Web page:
Aftermarket held up remarkably well in 2020

Dealers keeping tabs on the aftermarket may be interested to note that the market held up remarkably well in 2020 when compared to the new vehicle market, according to DesRosiers Automotive Consultants (DAC).

“Further evidence of the strength of the aftermarket is emerging in 2021 with six month retail sales data for aftermarket parts and accessories stores hitting an all-time high—well above 2020 and indeed well above the levels seen in 2018 or 2019,” said DAC in its update.

As inflation emerges as a new concern for the economy, DAC said it may be tempting to assume the growth in retail sales is the result of price hikes—but CPI data for June 2021 shows that aftermarket inflation for parts and supplies actually declined in 2021 to a rate of only 0.4% in June. Inflation for repair and maintenance, said DAC, climbed to 2.5%.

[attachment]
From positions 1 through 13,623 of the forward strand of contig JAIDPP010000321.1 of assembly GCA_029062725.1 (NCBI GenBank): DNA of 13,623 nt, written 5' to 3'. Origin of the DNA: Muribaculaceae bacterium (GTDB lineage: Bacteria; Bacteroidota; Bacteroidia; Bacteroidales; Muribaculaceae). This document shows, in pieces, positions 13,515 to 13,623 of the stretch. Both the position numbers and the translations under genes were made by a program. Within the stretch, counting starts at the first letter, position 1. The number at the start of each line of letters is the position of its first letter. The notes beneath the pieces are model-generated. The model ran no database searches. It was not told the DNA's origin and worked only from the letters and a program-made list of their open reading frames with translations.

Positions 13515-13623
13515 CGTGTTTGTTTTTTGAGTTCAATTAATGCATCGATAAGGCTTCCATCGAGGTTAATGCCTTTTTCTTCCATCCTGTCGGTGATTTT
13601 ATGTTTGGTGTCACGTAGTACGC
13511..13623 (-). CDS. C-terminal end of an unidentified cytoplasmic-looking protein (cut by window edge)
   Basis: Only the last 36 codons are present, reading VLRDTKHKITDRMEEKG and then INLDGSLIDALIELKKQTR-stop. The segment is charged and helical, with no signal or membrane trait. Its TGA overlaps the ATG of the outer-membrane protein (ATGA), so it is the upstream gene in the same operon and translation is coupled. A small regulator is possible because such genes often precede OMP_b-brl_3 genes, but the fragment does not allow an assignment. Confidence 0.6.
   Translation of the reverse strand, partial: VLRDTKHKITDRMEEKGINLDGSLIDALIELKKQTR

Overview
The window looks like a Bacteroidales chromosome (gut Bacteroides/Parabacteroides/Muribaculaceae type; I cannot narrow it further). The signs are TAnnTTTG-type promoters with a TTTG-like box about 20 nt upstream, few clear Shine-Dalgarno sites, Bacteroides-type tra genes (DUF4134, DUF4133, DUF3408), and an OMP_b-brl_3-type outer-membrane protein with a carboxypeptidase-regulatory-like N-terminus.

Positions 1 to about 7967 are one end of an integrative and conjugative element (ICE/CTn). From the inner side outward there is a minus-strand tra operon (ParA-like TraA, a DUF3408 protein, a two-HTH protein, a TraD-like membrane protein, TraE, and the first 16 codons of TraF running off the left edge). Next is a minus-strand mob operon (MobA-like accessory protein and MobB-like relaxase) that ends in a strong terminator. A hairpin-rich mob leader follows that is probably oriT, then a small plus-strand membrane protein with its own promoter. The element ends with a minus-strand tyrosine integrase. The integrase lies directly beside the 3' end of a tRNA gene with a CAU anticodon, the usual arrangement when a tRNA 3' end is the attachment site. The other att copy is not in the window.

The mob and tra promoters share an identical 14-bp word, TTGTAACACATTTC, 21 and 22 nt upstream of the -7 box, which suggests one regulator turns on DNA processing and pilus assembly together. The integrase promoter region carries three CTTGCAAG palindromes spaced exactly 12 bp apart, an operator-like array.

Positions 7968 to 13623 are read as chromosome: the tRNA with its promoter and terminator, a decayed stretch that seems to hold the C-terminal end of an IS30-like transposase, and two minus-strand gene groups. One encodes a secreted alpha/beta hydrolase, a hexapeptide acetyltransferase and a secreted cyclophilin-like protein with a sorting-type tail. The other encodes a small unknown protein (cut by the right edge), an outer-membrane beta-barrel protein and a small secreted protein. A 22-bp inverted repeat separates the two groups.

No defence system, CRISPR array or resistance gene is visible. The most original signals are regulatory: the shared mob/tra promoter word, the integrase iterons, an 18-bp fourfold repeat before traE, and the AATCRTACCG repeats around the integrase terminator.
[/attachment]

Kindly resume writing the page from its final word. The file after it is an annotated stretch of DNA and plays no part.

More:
A key factor helping the aftermarket is the resilience of Canadian drivers regarding the amount of driving they do. More driving leads to more wear and tear, which leads to a greater need for aftermarket parts and services.

“As a surrogate for kilometres driven, DAC closely tracks gas sales by month,” said the company. “While far from perfect, this variable does provide the best and most accurate insight available at this time in Canada.”

If we compare gasoline consumption in the first half of 2021to the first half of 2019, consumption still reached 80% of the non-pandemic baseline. This indicates that Canadian vehicles, through pandemic-related restrictions and work-from-home arrangements, are still getting plenty of use. DAC sees this variable reaching above 90% in September.

“Overall, Canadians are driving their vehicles more than many would have expected under the circumstances and are therefore maintaining demand for aftermarket parts and services,” said Andrew King, Managing Partner at DAC. “Aftermarket retail sales figures are remarkably strong and indicate notable strength in the Canadian aftermarket—the backbone of the Canadian automotive industry.”

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